Knowledgebase

Number of results: 21

Improving the Involvement of Digital Volunteers in Disaster Management

Document type: 
Scientific publication
Authors / Institution: 
Publisher / Publication: 
International Conference on Information Technology in Disaster Risk Reduction ITDRR 2016: Information Technology in Disaster Risk Reduction pp 214-224
Abstract: 

Volunteered geographic information (VGI) has been seen as useful information in times of disasters.

Several authors have shown that VGI is useful for coping with preparedness and response phases of disaster management. However, because it is still a young technology, the use of VGI remains uncertain, due to its lack of strong reliability and validity. It is our assumption that to improve reliability and validity the promotion of citizen engagement (CE) is needed. CE is not new topic, but in the digital humanitarian context, it involves important factors that are not yet considered by disaster managers, such as communication processes, motivation of volunteers, different media for production of information, etc. To fill this gap, we identified a set of preliminary factors which should be considered to promote the involvement of volunteers in disaster management. These factors were derived from critical review of CE literature and from an analysis of lessons learned from an experiment on interaction with citizens carried out in context of the EU-project “DRIVER – Driving Innovation in Crisis Management for European Resilience”.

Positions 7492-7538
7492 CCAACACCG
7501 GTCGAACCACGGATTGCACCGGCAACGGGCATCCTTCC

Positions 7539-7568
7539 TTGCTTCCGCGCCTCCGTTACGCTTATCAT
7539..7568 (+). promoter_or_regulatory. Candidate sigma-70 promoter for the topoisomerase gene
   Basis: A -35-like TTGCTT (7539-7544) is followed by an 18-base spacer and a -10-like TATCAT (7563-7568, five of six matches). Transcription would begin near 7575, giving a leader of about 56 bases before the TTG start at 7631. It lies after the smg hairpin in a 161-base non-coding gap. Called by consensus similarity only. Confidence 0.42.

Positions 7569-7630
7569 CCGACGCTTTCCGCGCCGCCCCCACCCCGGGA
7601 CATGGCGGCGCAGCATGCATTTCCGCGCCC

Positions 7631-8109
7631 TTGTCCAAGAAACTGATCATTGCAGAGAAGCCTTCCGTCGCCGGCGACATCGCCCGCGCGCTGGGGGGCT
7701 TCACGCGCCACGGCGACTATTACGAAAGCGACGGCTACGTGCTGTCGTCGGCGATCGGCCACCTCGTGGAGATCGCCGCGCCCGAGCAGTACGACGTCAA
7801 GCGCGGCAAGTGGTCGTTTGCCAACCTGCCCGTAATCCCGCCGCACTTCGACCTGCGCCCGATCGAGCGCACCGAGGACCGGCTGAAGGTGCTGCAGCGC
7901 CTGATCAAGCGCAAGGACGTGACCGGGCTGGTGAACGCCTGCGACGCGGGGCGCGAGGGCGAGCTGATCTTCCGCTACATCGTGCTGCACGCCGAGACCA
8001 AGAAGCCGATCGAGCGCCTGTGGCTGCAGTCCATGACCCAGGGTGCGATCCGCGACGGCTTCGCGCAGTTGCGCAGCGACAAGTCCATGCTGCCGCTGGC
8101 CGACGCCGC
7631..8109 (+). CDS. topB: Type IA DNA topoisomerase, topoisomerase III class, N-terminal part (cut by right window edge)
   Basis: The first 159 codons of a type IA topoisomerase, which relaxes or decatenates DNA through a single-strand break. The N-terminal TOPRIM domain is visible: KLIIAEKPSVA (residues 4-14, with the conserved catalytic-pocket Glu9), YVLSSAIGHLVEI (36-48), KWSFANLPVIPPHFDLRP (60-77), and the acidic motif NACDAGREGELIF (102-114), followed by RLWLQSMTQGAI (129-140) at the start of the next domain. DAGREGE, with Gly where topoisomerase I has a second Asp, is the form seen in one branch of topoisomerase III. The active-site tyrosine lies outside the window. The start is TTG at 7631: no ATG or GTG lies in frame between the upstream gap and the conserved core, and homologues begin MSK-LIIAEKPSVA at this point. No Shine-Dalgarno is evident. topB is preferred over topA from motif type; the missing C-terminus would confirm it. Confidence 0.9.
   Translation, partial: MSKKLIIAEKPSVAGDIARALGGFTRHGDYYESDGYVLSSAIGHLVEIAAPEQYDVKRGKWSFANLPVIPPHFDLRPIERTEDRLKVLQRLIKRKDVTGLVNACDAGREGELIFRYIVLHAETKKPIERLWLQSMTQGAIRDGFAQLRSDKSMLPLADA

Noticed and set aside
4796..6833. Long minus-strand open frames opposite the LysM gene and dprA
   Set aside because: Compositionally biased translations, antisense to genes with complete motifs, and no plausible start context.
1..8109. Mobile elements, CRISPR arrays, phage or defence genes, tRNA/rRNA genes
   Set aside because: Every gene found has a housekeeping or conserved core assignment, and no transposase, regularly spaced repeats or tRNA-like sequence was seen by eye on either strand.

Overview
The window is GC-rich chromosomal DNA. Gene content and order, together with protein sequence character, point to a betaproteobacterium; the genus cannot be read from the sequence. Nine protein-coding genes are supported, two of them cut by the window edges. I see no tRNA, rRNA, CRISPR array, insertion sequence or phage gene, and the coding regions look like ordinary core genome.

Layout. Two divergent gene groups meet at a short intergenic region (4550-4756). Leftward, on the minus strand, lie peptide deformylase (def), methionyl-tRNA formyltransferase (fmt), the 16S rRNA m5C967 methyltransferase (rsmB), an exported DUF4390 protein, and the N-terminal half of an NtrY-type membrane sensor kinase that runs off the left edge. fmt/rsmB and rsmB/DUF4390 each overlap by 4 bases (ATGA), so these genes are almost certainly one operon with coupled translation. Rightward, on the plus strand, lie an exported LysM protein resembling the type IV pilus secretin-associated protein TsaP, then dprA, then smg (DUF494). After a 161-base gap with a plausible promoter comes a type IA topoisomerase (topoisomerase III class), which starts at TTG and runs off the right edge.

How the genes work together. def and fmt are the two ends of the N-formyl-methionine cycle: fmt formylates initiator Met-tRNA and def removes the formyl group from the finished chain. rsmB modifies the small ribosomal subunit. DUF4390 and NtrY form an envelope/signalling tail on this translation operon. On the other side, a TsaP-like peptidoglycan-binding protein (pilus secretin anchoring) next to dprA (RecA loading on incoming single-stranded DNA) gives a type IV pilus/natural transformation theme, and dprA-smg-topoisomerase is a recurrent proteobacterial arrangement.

EU Emergency Response Policies and NGOs

Document type: 
Book
Authors / Institution: 
Publisher / Publication: 
Springer
Abstract: 

This book analyses trends and changes in the European Union’s (EU) humanitarian aid policy, by focusing on the performance of Non-governmental Organisations (NGOs).

NGOs have developed strong relationships with international institutions but have also maintained direct interaction with EU member states. The result is a multi-layered process in which national interests, common values, universal principles and global duties meet and interact. By combining a deepening of the theoretical debate with the use of empirical data on the funding of NGO projects by EU institutions and member states, the book significantly furthers our understanding of the complex relationship between these actors. It will appeal to students and scholars interested in EU politics, global security, and international aid, as well as practitioners in the humanitarian field. 

News Frames and National Security - Covering Big Brother

Document type: 
Book
Authors / Institution: 
Publisher / Publication: 
Cambridge University Press
Abstract: 

Did media coverage contribute to Americans' tendency to favor national security over civil liberties following the 9/11 attacks?